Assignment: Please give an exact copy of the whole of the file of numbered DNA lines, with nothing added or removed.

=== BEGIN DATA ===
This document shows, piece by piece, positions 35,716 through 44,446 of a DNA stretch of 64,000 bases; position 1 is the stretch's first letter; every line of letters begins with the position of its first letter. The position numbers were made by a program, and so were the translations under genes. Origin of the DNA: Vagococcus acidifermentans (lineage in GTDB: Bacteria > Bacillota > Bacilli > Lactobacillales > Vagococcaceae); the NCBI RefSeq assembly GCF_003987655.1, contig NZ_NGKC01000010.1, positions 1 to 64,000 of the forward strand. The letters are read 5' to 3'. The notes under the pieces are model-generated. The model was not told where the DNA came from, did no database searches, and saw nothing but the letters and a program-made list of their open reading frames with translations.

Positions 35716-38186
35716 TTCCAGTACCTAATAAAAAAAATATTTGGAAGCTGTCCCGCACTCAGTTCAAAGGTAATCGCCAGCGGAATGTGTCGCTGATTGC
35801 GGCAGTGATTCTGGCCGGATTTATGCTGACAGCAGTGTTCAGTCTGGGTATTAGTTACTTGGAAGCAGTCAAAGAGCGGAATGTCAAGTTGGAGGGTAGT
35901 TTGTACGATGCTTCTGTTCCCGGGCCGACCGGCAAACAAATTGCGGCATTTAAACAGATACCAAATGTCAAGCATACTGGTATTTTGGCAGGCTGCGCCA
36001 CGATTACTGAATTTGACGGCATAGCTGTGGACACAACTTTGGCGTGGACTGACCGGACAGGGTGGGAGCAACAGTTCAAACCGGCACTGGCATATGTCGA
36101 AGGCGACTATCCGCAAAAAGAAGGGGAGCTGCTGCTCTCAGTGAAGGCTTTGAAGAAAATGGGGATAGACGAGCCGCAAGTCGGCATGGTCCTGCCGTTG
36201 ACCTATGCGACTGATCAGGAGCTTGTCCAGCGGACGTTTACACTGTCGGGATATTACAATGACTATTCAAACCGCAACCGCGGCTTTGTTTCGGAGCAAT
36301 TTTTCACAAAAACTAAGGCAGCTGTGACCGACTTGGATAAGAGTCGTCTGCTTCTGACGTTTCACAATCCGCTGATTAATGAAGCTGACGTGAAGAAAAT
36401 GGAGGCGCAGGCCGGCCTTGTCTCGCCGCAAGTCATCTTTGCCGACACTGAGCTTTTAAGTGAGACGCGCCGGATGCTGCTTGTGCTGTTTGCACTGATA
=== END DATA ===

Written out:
This document shows, piece by piece, positions 35,716 through 44,446 of a DNA stretch of 64,000 bases; position 1 is the stretch's first letter; every line of letters begins with the position of its first letter. The position numbers were made by a program, and so were the translations under genes. Origin of the DNA: Vagococcus acidifermentans (lineage in GTDB: Bacteria > Bacillota > Bacilli > Lactobacillales > Vagococcaceae); the NCBI RefSeq assembly GCF_003987655.1, contig NZ_NGKC01000010.1, positions 1 to 64,000 of the forward strand. The letters are read 5' to 3'. The notes under the pieces are model-generated. The model was not told where the DNA came from, did no database searches, and saw nothing but the letters and a program-made list of their open reading frames with translations.

Positions 35716-38186
35716 TTCCAGTACCTAATAAAAAAAATATTTGGAAGCTGTCCCGCACTCAGTTCAAAGGTAATCGCCAGCGGAATGTGTCGCTGATTGC
35801 GGCAGTGATTCTGGCCGGATTTATGCTGACAGCAGTGTTCAGTCTGGGTATTAGTTACTTGGAAGCAGTCAAAGAGCGGAATGTCAAGTTGGAGGGTAGT
35901 TTGTACGATGCTTCTGTTCCCGGGCCGACCGGCAAACAAATTGCGGCATTTAAACAGATACCAAATGTCAAGCATACTGGTATTTTGGCAGGCTGCGCCA
36001 CGATTACTGAATTTGACGGCATAGCTGTGGACACAACTTTGGCGTGGACTGACCGGACAGGGTGGGAGCAACAGTTCAAACCGGCACTGGCATATGTCGA
36101 AGGCGACTATCCGCAAAAAGAAGGGGAGCTGCTGCTCTCAGTGAAGGCTTTGAAGAAAATGGGGATAGACGAGCCGCAAGTCGGCATGGTCCTGCCGTTG
36201 ACCTATGCGACTGATCAGGAGCTTGTCCAGCGGACGTTTACACTGTCGGGATATTACAATGACTATTCAAACCGCAACCGCGGCTTTGTTTCGGAGCAAT
36301 TTTTCACAAAAACTAAGGCAGCTGTGACCGACTTGGATAAGAGTCGTCTGCTTCTGACGTTTCACAATCCGCTGATTAATGAAGCTGACGTGAAGAAAAT
36401 GGAGGCGCAGGCCGGCCTTGTCTCGCCGCAAGTCATCTTTGCCGACACTGAGCTTTTAAGTGAGACGCGCCGGATGCTGCTTGTGCTGTTTGCACTGATA